Research Collaborations
Driving our technology into the future

The Conformetrix technology platform measures the preferred shapes of molecules in solution using NMR data, and this new information underpins our productivity in developing new drugs. We are committed to researching ways to determine molecular shapes ever more precisely while seeking new applications for our molecular shapes in drug development. Some of our research collaboration partners and projects are described here.

University of Bristol

Dr Craig Butts
With Dr Craig Butts at the University of Bristol, we are developing NMR methods for measuring and interpreting carbon-hydrogen coupling data to determine molecular shapes with enhanced precision.

University of Reading

Dr Kenneth Shankland
With Dr Kenneth Shankland at the University of Reading, we are applying NMR and conformational data to enhance crystal structure determination by X-ray powder diffraction.

University of Oxford

Dr Wes Armour
With Dr Wes Armor at the Oxford e-Research Centre we are improving the efficiency of our Taxonomy3® software by implementing GPU's parallel computing power to rapidly analyse very large genetic datasets.

University of Manchester

Prof Tony Day
With Prof Tony Day at the Faculty of Life Sciences of the University of Manchester, we are combining protein NMR methods synergistically with our ligand-based NMR technology to pioneer new workflows in conformational design, using glycosaminoglycan-protein interactions as an exemplar system.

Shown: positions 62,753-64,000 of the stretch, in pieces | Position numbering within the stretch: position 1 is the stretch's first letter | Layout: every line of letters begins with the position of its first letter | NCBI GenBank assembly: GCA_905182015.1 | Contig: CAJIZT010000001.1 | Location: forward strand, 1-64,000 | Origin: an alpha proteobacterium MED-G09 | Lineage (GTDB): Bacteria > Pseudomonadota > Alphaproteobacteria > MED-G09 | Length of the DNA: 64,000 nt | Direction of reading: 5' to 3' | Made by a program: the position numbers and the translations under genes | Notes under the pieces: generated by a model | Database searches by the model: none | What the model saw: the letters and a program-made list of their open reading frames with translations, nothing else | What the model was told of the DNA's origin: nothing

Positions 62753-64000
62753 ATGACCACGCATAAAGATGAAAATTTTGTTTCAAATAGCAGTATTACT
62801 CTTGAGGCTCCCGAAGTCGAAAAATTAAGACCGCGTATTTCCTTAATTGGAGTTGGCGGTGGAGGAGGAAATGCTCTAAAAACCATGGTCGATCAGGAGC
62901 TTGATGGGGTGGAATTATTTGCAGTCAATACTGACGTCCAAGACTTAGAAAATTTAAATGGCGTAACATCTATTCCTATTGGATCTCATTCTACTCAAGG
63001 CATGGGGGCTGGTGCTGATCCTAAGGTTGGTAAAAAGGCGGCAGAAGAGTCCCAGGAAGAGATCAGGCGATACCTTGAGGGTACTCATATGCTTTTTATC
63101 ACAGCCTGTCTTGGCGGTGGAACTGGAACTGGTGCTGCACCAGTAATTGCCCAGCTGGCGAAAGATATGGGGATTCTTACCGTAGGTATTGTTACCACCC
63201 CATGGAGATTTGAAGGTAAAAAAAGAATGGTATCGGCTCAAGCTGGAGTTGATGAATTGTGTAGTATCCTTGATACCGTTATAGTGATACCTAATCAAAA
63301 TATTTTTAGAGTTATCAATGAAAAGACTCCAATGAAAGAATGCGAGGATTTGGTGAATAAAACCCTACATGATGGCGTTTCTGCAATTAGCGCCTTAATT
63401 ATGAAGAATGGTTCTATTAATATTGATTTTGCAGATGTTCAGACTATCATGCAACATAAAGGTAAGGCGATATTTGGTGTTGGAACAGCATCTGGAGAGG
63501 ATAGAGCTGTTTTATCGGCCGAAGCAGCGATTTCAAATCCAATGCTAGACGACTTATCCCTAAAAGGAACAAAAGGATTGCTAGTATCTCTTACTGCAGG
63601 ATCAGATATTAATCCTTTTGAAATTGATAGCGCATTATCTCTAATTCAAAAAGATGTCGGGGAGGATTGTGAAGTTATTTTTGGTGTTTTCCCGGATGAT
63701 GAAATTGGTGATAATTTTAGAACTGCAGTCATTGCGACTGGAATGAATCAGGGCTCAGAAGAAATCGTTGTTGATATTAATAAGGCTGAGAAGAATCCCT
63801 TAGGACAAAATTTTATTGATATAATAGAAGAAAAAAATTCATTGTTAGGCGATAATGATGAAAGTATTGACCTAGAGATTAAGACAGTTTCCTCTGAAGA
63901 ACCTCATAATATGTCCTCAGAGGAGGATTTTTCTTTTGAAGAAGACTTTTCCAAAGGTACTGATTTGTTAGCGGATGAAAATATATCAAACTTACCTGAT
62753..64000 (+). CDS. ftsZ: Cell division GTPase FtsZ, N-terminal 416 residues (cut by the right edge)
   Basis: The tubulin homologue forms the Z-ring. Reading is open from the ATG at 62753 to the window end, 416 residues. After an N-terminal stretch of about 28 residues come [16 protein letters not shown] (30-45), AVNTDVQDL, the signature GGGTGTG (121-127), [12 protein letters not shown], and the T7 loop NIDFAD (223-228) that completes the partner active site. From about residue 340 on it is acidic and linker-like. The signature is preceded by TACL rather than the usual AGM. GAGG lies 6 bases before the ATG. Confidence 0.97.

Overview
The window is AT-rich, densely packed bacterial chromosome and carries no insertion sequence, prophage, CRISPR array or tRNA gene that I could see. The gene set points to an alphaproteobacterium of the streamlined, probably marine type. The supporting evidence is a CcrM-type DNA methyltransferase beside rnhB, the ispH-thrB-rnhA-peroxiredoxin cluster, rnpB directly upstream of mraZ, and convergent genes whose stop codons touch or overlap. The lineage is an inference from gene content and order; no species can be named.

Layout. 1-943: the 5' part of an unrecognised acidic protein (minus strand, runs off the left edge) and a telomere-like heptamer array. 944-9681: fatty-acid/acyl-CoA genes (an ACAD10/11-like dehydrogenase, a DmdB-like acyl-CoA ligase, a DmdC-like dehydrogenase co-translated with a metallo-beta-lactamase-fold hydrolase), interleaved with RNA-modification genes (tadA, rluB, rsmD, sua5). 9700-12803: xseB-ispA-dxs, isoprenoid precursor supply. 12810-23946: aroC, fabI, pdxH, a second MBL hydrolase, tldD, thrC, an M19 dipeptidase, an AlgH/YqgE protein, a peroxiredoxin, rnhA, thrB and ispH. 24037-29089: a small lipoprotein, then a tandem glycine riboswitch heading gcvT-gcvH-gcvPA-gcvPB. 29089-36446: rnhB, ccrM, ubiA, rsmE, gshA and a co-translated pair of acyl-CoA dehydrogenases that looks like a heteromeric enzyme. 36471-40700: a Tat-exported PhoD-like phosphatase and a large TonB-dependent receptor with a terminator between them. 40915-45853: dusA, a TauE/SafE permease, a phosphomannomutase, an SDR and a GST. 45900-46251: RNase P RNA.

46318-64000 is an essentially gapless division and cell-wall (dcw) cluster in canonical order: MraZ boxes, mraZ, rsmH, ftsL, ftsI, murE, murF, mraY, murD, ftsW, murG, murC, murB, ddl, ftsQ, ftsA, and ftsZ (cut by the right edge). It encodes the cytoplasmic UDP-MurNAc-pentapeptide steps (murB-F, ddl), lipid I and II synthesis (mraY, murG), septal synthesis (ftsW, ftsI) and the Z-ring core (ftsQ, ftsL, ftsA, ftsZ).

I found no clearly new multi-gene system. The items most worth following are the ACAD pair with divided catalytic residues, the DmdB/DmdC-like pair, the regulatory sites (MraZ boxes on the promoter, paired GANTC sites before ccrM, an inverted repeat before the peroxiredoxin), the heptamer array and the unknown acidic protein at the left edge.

University of Manchester

Prof Roger Davy & Dr Aurora Cruz-Cabeza
With Prof Roger Davy and Dr Aurora Cruz-Cabeza at the School of Chemical Engineering and Analytical Science of the University of Manchester, we are investigating how preferred solution shapes can be used to predict, understand and control drug polymorphism and crystal nucleation.

University of Manchester

Dr Elena Bichenkova
With Dr Elena Bichenkova at the Manchester Pharmacy School of the University of Manchester we are using our technology to understand the fundamental mechanisms underlying the action of chemical ribonucleases, a particular class of enzyme mimics that can be fabricated in the laboratory by chemical fusion of two inactive precursors to produce a novel, biologically active chimeric molecule capable of recognising and cleaving physiologically significant RNA.